Common signs of oral cancer
In the early stages, oral cancer is often painless. You may begin to experience a burning sensation in the mouth as the cancer grows. Contact Smiles on Queen for oral cancer screening if you experience any of the symptoms below for more than two weeks:
- Sores or ulcers in the mouth that last for more than two weeks
- White or red patches on the tongue as well as other areas like cheeks and gums
- Lumps or bumps anywhere in the mouth or on the throat and neck
- Difficulty chewing or swallowing food
- A sensation of something stuck in the throat
- A sore throat that never goes away
- Changes in voice
- Numbness and pain/bleeding in the mouth
- Pain in the ears
Keep in mind that in many patients, symptoms do not appear until late into the cancer progression. When they do appear, they may be in areas of the mouth difficult for you to see, such as the roof of the mouth, the back of the throat, or the posterior sides of the tongue.
When the first baby teeth begin to appear, a soft washcloth or soft brush may be used to clean the teeth, preferably twice a day and after feeding. A small amount (size of a green pea) of non fluoridated toothpaste may be used, and once the child is old enough to spit, they may graduate to a fluoridated toothpaste. Avoid tooth pastes and polishes that contain harsh abrasives. Most young children are not able to brush on their own so having an adult help out or supervise is always recommended.
Are you at risk of oral cancer?
It is important for everyone to visit a dentist for oral cancer screening at least once every year. The screening is normally done during the regular dental checkups to help detect the disease early and develop a treatment plan. It’s important to know if you are more susceptible to oral cancer.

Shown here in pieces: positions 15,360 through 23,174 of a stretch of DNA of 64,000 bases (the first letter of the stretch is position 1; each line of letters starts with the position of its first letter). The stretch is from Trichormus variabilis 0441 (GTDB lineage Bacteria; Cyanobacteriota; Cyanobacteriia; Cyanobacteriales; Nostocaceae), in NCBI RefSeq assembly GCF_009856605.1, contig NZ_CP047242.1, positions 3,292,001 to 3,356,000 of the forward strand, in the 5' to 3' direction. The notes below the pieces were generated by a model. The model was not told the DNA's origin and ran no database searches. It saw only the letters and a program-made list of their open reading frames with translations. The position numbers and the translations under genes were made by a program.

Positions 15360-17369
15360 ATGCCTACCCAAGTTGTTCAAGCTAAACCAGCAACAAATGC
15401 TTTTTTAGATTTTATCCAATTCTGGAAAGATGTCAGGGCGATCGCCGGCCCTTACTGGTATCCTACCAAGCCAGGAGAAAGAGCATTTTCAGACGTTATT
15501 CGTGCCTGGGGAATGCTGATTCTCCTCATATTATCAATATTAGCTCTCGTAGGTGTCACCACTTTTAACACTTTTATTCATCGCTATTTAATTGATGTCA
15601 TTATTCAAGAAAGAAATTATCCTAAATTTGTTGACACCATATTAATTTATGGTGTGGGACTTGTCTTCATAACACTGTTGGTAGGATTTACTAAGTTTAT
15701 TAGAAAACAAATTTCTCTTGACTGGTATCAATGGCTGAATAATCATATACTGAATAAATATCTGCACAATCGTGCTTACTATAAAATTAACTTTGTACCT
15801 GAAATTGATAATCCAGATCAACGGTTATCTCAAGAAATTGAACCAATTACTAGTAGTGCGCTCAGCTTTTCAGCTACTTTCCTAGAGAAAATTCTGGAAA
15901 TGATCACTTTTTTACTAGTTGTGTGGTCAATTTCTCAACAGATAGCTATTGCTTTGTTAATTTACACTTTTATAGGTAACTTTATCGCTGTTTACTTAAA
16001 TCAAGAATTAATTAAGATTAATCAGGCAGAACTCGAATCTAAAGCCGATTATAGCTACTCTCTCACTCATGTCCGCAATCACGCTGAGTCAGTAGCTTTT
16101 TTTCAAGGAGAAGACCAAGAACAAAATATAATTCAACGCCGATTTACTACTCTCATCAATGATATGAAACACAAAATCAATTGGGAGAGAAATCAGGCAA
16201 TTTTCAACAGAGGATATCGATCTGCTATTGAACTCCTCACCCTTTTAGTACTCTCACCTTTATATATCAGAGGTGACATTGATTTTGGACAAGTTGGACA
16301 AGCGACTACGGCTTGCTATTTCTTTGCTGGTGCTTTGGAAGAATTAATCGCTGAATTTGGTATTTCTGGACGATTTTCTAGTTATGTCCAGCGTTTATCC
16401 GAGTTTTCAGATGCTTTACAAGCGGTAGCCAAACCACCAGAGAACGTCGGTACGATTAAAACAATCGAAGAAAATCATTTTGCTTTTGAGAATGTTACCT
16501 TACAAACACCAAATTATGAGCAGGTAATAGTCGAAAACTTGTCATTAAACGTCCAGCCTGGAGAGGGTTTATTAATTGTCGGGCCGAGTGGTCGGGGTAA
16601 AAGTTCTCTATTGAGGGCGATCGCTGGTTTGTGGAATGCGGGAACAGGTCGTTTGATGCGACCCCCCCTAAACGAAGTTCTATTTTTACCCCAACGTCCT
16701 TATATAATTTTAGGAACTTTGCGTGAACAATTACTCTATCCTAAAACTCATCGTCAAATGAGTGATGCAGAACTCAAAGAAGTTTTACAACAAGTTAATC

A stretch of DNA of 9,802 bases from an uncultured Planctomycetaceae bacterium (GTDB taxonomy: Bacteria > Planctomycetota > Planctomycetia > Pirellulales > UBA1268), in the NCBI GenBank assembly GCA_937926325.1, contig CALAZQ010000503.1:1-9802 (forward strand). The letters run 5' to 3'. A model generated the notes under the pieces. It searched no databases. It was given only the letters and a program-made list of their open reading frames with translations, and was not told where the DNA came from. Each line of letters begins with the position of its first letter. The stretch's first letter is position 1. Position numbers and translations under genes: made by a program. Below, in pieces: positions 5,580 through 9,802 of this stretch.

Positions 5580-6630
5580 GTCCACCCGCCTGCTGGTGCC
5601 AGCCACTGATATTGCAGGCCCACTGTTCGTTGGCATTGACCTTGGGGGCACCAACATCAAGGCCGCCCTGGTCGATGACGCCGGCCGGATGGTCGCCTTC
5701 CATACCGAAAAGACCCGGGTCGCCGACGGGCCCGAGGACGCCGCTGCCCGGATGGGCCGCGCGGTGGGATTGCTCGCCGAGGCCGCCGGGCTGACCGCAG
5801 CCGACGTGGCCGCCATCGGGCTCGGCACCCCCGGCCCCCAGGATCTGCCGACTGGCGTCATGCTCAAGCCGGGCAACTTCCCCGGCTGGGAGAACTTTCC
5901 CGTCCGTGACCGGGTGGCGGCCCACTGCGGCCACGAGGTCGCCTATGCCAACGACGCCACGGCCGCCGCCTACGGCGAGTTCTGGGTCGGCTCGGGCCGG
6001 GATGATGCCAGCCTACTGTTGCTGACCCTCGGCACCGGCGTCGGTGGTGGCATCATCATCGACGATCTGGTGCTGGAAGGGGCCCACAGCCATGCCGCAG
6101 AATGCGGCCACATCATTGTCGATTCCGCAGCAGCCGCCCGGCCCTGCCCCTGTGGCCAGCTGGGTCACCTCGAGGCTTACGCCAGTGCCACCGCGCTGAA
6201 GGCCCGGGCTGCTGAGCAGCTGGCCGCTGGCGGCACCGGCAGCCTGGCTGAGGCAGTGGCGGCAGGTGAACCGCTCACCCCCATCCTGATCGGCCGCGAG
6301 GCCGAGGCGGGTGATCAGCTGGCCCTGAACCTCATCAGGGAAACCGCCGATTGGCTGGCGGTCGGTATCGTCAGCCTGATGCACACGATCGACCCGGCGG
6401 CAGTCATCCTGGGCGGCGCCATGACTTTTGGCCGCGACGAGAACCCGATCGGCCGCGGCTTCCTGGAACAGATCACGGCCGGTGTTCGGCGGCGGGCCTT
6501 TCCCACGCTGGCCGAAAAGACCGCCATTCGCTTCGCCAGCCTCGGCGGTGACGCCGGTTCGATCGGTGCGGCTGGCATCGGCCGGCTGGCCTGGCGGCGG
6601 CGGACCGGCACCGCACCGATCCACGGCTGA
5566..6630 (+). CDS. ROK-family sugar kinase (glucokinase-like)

- Men are more likely to get oral cancer than women
- People over 55 are more at risk of oral cancer
- Diseases: If you suffer from HPV, you are at an increased risk of oral cancer
- Family history: If you have someone within your family who had oral cancer, you are also at an increased risk.
- Lifestyle: Heavy drinkers and smokers are more likely to get oral cancer than those who have never smoked or drank.
- Excessive sun exposure can also put you at an increased risk, especially of skin cancers secondary to burns.
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Treatment for oral cancer – What if we find something?
In most cases, the screening will be done and indicate that there is nothing to worry about. However, there are situations whereby after performing the exam, the dentist may find dangerous growths or suspicious bumps. If necessary, our dentist will ask you to come back for a second visit so that they may have another look.
Further exams can be done if the area has not improved, which may include a biopsy which is evaluated by an oral pathologist. If a biopsy is done and it reveals cancerous tissues are present, you will be referred to the appropriate medical professional.
Have any questions regarding oral cancer screening? We’ll be happy to help you in any way we can.